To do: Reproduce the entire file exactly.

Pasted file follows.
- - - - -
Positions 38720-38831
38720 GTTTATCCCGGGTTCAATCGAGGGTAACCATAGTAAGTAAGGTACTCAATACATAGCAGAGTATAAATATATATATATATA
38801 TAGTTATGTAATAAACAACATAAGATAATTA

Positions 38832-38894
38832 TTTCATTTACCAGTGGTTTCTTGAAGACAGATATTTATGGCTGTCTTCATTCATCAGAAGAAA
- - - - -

Positions 38720-38831
38720 GTTTATCCCGGGTTCAATCGAGGGTAACCATAGTAAGTAAGGTACTCAATACATAGCAGAGTATAAATATATATATATATA
38801 TAGTTATGTAATAAACAACATAAGATAATTA

Positions 38832-38894
38832 TTTCATTTACCAGTGGTTTCTTGAAGACAGATATTTATGGCTGTCTTCATTCATCAGAAGAAA